Integrating Unified Communications into the Contact Center

While noting that he’s skeptical of some polls, Valentine notes that statistics say 80% of contact centers still handle only voice calls, which means only 20% are incorporating some other form of media. Typically, the first step beyond voice is email, which means queuing incoming email for call center agents to respond to.

But UC comes into play in other ways. Presence technology is used to help achieve the goal of all call centers, first-call resolution. Simply by knowing what subject matter experts are available to help at any given moment, call center agents are much more likely to be able to direct a call to someone who can help – or perhaps use instant messaging to get the answer from the expert.

Beyond that, Valentine notes there’s a growing demand to cater to whatever form of media the customer might want to use, be it chat, IM or Twitter.

Social Media Channels in the Contact Center

The ability to effectively deal with customer queries via social media channels requires companies have in place some form of system to monitor what’s being said about the company across various social media channels, including blogs, Twitter and LinkedIn. Dozens of such services exist to help, feeding companies all sorts of information on what’s being said about them, based on whatever key words they select.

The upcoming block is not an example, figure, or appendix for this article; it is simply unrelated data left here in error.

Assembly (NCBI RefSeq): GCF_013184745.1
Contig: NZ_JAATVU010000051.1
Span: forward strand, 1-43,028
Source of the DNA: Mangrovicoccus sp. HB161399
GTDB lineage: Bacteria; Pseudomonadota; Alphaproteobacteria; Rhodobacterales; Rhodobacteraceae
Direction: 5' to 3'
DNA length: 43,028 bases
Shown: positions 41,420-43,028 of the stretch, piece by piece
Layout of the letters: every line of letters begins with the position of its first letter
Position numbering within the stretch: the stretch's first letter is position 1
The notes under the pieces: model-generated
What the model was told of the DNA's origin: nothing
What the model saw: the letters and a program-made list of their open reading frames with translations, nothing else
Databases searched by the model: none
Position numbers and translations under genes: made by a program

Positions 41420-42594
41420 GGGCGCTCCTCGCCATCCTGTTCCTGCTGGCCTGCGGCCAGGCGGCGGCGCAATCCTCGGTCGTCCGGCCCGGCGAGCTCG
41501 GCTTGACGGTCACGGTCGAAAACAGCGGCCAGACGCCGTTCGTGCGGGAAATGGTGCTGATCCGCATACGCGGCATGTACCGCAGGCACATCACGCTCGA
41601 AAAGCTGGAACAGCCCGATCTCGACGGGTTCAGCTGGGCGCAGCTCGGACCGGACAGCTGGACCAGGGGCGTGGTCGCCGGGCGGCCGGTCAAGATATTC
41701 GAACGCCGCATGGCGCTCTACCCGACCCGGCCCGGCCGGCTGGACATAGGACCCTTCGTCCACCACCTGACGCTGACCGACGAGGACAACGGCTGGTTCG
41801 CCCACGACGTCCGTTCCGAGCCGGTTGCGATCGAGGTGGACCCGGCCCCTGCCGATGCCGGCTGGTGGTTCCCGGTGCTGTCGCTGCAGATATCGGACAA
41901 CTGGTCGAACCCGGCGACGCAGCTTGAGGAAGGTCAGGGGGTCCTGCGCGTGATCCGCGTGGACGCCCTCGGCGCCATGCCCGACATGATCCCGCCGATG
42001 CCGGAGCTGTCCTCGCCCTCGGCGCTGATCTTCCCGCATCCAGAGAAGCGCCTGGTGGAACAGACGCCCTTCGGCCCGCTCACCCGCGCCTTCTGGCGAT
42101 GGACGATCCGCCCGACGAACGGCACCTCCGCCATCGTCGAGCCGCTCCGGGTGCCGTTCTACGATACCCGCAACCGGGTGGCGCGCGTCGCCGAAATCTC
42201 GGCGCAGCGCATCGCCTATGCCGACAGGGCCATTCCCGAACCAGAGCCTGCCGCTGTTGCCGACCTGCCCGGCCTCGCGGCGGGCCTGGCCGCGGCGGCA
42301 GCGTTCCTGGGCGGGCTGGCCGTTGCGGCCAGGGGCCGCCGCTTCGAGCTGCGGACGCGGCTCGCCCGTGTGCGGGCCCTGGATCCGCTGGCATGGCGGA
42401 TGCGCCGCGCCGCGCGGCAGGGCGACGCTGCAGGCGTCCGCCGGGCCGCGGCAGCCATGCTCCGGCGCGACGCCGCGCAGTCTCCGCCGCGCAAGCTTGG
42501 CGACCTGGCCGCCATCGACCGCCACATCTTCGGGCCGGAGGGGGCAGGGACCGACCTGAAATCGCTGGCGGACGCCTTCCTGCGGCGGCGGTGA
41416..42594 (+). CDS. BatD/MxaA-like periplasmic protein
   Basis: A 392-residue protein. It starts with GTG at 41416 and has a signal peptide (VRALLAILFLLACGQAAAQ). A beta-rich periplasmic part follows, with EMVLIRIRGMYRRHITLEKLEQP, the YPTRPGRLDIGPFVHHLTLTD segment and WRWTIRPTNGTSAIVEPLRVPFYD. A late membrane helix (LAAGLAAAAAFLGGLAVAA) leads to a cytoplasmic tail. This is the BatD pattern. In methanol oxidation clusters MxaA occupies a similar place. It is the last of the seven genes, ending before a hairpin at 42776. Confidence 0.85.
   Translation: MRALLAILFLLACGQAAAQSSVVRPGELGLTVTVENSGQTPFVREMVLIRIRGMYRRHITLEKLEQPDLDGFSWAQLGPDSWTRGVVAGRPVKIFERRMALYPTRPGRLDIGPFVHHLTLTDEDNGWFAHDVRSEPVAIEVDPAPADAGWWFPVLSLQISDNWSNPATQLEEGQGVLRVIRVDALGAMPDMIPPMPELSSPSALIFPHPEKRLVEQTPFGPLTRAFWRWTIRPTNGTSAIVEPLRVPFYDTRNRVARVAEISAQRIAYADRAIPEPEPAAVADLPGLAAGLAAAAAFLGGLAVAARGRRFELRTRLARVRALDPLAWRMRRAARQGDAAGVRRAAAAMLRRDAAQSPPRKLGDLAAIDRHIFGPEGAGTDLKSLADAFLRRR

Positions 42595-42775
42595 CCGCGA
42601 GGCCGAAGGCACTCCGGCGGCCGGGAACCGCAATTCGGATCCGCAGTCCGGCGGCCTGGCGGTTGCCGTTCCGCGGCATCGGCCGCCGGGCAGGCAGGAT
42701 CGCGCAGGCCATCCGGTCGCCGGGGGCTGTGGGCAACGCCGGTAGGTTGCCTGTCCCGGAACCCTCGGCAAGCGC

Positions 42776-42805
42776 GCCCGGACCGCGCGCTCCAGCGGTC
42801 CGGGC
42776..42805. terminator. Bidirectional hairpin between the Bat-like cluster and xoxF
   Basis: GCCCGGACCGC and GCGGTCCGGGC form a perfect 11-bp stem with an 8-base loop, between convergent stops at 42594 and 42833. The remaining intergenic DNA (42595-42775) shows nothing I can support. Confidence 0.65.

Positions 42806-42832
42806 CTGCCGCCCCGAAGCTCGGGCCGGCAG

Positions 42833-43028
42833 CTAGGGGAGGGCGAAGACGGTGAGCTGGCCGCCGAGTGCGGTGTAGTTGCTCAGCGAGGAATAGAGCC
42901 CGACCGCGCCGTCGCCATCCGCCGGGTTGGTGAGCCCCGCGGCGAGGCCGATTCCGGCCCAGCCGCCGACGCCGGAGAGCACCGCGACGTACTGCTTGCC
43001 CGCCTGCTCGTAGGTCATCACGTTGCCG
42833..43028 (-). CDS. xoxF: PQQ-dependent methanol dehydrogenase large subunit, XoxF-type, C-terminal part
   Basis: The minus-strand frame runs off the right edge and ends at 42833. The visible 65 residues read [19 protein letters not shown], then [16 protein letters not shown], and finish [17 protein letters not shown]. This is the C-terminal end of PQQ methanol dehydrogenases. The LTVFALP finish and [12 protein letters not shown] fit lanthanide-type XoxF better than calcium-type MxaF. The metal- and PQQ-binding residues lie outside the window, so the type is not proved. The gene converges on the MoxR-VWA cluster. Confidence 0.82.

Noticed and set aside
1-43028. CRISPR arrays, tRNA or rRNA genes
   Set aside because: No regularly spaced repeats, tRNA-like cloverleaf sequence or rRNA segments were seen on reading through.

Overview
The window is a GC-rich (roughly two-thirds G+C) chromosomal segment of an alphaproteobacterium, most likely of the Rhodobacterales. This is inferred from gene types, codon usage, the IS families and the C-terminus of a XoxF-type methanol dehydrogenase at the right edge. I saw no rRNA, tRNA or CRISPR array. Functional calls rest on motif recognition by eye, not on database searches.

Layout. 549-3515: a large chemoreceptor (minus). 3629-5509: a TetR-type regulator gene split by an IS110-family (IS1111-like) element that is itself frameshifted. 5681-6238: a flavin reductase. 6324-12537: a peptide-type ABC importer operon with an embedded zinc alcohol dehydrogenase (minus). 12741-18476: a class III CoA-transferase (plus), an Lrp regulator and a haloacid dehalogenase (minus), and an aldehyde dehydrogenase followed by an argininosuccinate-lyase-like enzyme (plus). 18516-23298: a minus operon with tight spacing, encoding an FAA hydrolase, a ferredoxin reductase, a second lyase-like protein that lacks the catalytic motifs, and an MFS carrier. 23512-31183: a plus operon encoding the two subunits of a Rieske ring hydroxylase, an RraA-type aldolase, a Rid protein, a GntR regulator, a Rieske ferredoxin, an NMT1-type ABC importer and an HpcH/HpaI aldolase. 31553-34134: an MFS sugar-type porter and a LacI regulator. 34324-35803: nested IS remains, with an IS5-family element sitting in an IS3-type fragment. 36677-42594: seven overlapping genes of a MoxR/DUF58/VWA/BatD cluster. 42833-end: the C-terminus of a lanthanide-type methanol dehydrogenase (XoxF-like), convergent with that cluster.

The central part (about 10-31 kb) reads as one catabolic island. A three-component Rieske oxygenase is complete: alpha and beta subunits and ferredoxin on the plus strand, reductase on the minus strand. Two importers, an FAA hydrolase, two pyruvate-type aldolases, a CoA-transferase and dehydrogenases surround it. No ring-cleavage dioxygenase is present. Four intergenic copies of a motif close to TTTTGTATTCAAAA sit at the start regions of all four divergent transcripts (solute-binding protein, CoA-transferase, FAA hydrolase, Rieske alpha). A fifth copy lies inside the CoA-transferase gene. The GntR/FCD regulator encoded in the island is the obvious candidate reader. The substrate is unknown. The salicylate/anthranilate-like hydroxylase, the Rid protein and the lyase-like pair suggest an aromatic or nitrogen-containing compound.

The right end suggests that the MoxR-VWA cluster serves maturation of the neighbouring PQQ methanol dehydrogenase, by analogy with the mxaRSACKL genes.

A growing number of companies are now trying to manage those transactions, so they come in to a contact center queue just like a phone call does. Zeacom’s software will queue such interactions, deliver them to appropriately skilled agents, monitor the response and report on the outcomes. The tool even keeps track of which agent handles each interaction, in case any follow-up is required.

The Contact Center and Your Brand

The ability to handle such interactions effectively can “absolutely” have an effect on customer perception of the company’s brand, Valentine says. “It’s a fundamental tenet of what we try to achieve. The contact center is a key place for customers to either be made happy or made grumpy,” he says.

Consider the classic case of an interactive voice response system that asks you for your account number. You dutifully enter it, listen to the IVR repeat it back to you, then wait to get transferred to an agent. The agent picks up and immediately asks for your account number. “That is a staggeringly bad and annoying way to start off a call in a contact center,” Valentine says, noting that it’s not just annoying for the customer, it’s bad for the company because it wastes time. “And time is money in a call center.”

What companies should be doing is placing that caller in a queue and, if the wait time is going to be more than a minute or two, provide varying announcements. Ideally, callers will be told their relative position in the queue and how long they can expect to wait. Even better, give the caller the option to have an agent call them back – and then do it, quickly. “The customer service response you get when you call them back 3, 4 or 5 minutes later is frankly outstanding,” he says. That’s because most companies place such call-back requests in a voicemail queue and get to them hours later, if ever.

If you want to ensure your contact center is putting your brand in the best possible light, contact Carousel.   We’ll bring our industry-leading expertise to bear and work with partners like Zeacom to make sure you impress your customers.